A normal Linux process has two modes of execution: kernel mode and user mode. KVM adds a third one: guest mode (Figure 1). When a guest process is executing non-I/O guest code, it will run in guest mode or perhaps better-named guest-user mode. This is the “user” mode shown inside the “Guest mode” box in Figure 1. In kernel mode (guest-kernel), the process handles exits from guest-user mode due to I/O or other special instructions. This is the “kernel” mode shown inside the “Guest mode” box in Figure 1. In user mode, the process performs I/O on behalf of the guest. This is the “I/O Ops” box shown within the normal “User mode” box in Figure 1. For more on how KVM itself operates, see the KVM Web site and the many on-line articles about it.
The examples presented here require a recent Linux kernel with the KVM module installed and the LibKVM library to interact with the module from userspace. You can install the corresponding package(s) from your favorite distribution or compile the KVM source package (from SourceForge) to create both the module and LibKVM library. Note that the KVM module works only on platforms with hardware support for virtualization; most newer Intel and AMD 64-bit-capable processors have this support.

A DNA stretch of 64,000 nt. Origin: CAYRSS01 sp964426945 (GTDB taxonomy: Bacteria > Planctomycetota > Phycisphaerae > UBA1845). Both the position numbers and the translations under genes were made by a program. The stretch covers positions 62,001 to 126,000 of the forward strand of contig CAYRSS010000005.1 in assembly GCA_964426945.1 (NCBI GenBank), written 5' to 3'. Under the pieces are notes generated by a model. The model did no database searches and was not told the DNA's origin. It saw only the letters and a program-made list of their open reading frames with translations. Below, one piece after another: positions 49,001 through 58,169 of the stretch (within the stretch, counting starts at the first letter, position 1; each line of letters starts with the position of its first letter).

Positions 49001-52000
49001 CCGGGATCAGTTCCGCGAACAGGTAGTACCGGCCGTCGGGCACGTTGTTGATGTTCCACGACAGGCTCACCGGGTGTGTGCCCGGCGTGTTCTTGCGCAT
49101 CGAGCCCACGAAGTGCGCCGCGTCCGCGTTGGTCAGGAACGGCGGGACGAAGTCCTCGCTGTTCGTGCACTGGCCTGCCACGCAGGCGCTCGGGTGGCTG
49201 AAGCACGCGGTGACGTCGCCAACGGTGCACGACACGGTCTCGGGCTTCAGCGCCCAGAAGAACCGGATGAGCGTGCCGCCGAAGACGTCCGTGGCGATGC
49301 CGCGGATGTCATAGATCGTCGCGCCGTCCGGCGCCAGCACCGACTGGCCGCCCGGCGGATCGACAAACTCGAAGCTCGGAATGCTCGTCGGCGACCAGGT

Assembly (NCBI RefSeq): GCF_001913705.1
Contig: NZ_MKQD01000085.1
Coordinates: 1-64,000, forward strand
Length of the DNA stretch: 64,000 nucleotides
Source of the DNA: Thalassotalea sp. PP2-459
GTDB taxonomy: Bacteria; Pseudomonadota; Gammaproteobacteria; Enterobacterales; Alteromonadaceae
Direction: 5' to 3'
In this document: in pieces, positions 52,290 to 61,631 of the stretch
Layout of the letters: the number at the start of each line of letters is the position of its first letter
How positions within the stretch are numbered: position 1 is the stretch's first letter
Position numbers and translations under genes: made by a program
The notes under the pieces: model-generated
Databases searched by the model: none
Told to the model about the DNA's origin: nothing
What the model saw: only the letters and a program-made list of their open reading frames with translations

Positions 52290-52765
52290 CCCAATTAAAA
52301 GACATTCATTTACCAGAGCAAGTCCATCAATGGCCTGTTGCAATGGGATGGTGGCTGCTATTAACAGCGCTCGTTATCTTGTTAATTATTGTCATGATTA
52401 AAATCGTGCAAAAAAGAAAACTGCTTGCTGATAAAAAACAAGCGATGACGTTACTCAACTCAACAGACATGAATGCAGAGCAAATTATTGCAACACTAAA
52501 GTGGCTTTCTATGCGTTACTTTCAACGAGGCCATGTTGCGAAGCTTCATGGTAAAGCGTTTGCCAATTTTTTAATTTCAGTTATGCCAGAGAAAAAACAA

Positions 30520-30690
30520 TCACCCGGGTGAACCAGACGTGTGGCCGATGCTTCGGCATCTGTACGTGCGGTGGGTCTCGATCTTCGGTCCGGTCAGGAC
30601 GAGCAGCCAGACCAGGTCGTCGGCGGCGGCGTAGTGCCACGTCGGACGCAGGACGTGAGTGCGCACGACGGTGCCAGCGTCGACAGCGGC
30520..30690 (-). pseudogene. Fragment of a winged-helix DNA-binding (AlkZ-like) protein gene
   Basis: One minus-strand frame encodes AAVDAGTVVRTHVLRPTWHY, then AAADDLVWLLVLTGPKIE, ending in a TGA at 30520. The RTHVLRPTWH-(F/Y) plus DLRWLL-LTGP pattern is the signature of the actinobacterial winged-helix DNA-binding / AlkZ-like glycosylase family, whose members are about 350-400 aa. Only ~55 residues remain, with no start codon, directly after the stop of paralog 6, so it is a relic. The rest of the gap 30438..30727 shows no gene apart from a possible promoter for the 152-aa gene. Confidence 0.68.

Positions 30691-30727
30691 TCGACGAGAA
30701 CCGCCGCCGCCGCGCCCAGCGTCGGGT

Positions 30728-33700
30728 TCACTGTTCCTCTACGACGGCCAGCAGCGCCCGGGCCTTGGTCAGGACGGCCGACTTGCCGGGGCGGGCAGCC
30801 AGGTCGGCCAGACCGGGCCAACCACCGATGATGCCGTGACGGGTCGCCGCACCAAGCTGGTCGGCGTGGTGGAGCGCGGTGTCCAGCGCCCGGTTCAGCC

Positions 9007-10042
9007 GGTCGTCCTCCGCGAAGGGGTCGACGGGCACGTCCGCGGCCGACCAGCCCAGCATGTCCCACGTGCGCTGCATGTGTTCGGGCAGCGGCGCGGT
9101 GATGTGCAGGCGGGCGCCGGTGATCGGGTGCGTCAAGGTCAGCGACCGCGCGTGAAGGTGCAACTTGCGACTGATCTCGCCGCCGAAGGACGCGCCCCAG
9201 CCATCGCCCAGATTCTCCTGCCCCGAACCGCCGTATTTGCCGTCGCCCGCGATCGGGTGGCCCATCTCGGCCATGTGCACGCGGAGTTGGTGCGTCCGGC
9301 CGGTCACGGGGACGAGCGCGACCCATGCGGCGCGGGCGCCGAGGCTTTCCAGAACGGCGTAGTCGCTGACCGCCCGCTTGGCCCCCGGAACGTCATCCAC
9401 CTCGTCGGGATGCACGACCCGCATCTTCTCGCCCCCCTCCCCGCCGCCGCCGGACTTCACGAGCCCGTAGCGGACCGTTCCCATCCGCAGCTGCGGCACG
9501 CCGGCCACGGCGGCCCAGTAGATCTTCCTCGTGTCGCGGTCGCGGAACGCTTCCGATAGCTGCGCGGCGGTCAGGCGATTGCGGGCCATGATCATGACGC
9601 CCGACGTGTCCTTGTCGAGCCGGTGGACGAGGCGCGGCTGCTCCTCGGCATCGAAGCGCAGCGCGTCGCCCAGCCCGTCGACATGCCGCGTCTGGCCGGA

The rest of this article shows how to build a series of guest-mode programs (kernels) as well as a user-mode program to emulate their I/O (a virtual machine launcher).
The basic components of contemporaneous computer machines are memory, one or more CPUs and one or more I/O devices. Therefore, a virtual computer machine should have these three kinds of components. Linux KVM has the ability to handle the virtual machine's memory and CPUs (with hardware help). The third ingredient, I/O, currently is left to the programmer and has to be handled in a custom way.